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Landry Bag System

In honor of the new year, I’m going to start a new section on my blog that focuses on organizing for us parents. Nothing keeps us more in touch with the power of a good system then doing it for ourselves now and again.  Like Sensory Organizing Systems, we’re going to focus on small changes that make a BIG impact.  With Simply Organized Enough, we’ll look at problem areas / challenging tasks and focus on organizing one small section that will impact the whole space or task as a whole. For me, 2015 is all about doing less but achieving more!


Often, when I’m am working with an organizing client on a problem area, it almost always comes down to one main issue. Like other areas in life, the 80/20 rule applies to organizing problem areas – 20% of the area causes 80% of the problems. If you can find that 20% and adjust it, the whole space will work much more efficiently.

My house is no different. Here’s an example of this 80/20 rule in my own house – the master bedroom closet. My husband wears business clothes to work – some that can be machine washed and some that need to be dry cleaned. Knowing his work clothes could not go in with the everyday clothes in the hamper, he kept them separate but with no definitive home, they all end up mixed up on the closet floor. When it came time to try to figure out what was what – the task took longer, was more frustrating, and was often done at the last minute. This one small area was causing 80% of the challenges with this task.

With Simply Organized Enough, I’m just going to focus on this one small area, use items I already own (if possible), and make a simple yet visual system.


Here’s Why It Works:


Working off where the clothes were already piling up (working off the habit that is already in place for my husband), I’m going to use the floor space under his hanging rod. Shoes that were in this space were put on a shoe rack that runs along the back wall of the closet. The front floor and low hanging space here was free game for me to use.


Looking at what I already had around that I could use, I found a great Contain Yourself reusable shopping bag from The Container Store ( ). It’s significantly bigger than most reusable shopping bags (17-3/4″ x 7″ x 18-1/2″ h), holds up to 30lbs, and it features two sets of handles; two long shoulder straps and two shorter carrying handles. Knowing I needed 2 bags for this systems, it was easy and inexpensive ($1.99 per bag!) to pick-up one more.


The system was completed with: Two Large Binder Clips for labeling the bag (which I already had). I used large binder clips from Staples ($4.59 for a 12 pack) – Two laminated labels – one for each bag (using my laminating machine). In my house, labels need to be big and in your face : )  The labels could have also been make with simple luggage tags or paper gift tags that could be attached on one of the carrying handles on the bag. Example of JAM Paper Gift Tags ($8.50 for 6 pack) –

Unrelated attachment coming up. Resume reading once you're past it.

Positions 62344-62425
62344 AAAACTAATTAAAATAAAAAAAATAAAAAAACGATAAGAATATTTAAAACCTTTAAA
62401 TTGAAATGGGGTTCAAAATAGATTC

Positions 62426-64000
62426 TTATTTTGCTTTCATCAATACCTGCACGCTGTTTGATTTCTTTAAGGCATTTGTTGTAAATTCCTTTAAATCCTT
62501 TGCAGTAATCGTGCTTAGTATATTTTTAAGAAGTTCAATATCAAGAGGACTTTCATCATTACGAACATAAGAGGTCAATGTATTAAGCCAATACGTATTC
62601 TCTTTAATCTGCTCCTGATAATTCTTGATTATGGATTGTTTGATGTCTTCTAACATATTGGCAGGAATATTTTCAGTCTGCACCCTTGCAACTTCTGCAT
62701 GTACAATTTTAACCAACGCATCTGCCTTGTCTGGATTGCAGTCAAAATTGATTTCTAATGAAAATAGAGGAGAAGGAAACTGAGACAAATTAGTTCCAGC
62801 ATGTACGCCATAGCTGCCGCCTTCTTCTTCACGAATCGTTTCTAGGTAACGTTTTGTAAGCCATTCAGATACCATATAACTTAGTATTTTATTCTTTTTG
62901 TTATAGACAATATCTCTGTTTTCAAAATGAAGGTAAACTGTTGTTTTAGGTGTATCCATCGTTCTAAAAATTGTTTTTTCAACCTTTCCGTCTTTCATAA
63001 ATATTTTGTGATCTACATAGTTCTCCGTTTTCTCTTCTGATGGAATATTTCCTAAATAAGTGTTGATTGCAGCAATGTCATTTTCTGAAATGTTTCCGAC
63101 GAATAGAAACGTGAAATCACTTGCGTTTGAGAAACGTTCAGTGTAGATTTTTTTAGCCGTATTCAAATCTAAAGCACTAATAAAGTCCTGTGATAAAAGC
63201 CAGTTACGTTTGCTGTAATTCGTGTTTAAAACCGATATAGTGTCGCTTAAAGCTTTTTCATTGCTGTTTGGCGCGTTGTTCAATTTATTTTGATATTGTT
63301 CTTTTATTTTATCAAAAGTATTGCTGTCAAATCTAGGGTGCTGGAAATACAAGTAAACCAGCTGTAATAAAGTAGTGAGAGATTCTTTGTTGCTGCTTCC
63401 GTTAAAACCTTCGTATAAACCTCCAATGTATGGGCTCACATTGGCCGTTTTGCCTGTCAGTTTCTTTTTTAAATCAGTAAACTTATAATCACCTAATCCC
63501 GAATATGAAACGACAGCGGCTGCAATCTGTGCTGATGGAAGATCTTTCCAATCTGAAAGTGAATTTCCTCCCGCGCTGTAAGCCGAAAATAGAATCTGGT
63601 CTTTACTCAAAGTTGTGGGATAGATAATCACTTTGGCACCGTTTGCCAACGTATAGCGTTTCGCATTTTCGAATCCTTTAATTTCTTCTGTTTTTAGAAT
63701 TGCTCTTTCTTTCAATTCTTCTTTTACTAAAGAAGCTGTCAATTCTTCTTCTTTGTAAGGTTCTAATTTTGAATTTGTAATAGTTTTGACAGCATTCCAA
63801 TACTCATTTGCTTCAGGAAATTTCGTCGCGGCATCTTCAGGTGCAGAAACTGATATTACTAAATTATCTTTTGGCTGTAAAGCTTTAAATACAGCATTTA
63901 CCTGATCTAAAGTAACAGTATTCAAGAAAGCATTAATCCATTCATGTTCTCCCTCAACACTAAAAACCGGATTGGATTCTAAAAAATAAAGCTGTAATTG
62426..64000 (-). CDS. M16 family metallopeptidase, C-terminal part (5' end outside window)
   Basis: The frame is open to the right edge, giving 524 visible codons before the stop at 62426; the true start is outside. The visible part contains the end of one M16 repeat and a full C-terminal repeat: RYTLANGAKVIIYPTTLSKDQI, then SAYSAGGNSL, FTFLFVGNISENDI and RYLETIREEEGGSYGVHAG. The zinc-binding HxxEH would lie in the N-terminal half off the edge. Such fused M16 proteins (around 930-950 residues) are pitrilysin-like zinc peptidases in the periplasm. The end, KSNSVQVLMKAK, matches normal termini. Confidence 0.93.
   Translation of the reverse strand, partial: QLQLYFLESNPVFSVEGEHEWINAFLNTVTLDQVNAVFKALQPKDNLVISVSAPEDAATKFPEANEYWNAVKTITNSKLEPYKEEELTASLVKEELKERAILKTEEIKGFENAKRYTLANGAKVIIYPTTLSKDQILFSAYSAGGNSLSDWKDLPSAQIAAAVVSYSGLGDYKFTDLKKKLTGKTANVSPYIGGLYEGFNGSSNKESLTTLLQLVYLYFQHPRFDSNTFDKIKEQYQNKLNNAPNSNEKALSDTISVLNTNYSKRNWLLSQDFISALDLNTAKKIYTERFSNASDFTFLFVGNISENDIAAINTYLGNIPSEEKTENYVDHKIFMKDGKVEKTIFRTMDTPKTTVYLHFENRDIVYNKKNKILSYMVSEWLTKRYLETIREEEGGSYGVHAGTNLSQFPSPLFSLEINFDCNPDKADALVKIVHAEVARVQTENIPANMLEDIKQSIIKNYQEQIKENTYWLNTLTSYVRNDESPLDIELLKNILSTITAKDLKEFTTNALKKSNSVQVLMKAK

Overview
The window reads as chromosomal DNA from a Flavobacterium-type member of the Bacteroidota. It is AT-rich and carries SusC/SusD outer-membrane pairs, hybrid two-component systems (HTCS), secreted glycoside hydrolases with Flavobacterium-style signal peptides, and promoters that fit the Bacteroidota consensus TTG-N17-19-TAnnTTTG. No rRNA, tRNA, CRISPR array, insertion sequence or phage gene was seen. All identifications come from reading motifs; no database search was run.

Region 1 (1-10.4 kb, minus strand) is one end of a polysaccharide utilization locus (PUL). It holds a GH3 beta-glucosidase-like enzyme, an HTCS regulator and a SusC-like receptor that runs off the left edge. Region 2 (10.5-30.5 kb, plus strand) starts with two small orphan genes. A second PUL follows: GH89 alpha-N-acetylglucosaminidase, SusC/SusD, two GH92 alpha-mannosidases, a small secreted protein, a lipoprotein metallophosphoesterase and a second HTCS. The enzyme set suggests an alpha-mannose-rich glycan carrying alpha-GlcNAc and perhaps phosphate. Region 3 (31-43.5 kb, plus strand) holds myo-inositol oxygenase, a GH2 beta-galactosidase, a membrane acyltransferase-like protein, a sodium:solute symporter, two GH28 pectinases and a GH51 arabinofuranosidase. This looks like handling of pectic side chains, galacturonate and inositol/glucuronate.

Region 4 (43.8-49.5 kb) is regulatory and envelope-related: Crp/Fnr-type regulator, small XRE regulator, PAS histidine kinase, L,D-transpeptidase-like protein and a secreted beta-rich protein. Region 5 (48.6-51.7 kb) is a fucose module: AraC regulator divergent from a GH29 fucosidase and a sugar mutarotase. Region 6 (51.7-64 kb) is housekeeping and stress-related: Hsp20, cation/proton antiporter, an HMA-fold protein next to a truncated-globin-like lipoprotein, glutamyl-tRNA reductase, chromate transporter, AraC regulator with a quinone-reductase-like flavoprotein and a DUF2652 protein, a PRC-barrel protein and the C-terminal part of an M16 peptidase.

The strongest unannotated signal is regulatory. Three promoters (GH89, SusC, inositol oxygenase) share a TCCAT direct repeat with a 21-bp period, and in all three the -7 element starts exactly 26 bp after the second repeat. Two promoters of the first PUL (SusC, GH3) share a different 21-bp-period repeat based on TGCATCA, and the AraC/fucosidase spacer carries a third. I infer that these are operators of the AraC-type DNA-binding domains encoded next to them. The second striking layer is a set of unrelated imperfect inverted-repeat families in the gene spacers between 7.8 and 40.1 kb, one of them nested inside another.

The key to this system is the study, portable bags with carrying handles. Once each bag is full, it can be carried either to the car for the dry cleaner or to the washing machine. Visual and portable makes this system a win. Here is a system that is inexpensive (even if you had to purchase the 2 bags and the sturdy paper gift tag labels, the total cost is $12.50), took about 10 minutes to create and install, and reduced 80% of the problem task. A visual, portable system + keeping with up dry cleaning / laundry = BIG Impact to daily life. Here’s to Simply Organized Enough and to small changes for more peaceful days ~

Screen shot 2015-01-01 at 7.24.01 PMScreen shot 2015-01-01 at 8.42.19 PMScreen shot 2015-01-03 at 9.57.01 AMphoto 3


Back to School The Sensory WayFor me, Back-to-School has a slightly different time line. It’s not a full court press for the month August running from store to store and having everything labeled, stocked and ready to go. Why? Because that’s not how most sensory kids (or overwhelmed adults) successfully manage a transition. Here, we need to apply the same strategies to Back-to-School as we do other sensory supports: Break it down, eliminate distractions, and create a visual guide or system (for us and for our sensory kids!). Three key ideas to remember: Focus on immediate needs only, only introduce a few things a week, and involve your child in the process.

From my experience of living with and working with sensory kids, Back-to-School is the three month, not a two-week, process. Our sensory kids are often tangible, concrete learners so preparing ahead of time for something that is not here yet often feels too abstract for them and leaves them feeling frustrated or overwhelmed. Do you know any child that really wants to make a homework station before school starts and before they actually have homework? Part of Sensory Organizing is understanding that we have to see what’s not working before we can set-up the best system to support it. So let’s simplify this Back-to-School Process for our sensory kids (and us) with a slightly different time line.

Central Message Area
Morning Routines / Systems
Getting Ready for New People and Places
Simplifying Supplies

Portable Homework Bin
Systems for Getting Things Home and Back-to-School Again
Weeknight Meal Planning

Homework Strategies
Remembering Techniques
Visual Planning Tools

So for the next 3 Months, I’ll be working off this time line and sharing strategies, visual systems, and colorful examples that support these goals. Here’s to a little more summer and a slow but steady approach to what will be a new, messy, forgetful, frustrating school year chock-full of small victories ~
#sensoryorganzing #sensorychild #backtoschoolthesensoryway

Fireworks One of the highlights of Summer is travel – trips to see family, check out new places, and try new things. Often, these are also things that can be challenging for many sensory kids. Thankfully, by bringing a few extra supports on the road, we can often soften the new or overwhelming experiences. One easy way to support sensory kids on the road is to bring along a easy-to-make, easy-to-adjust Travel Schedule.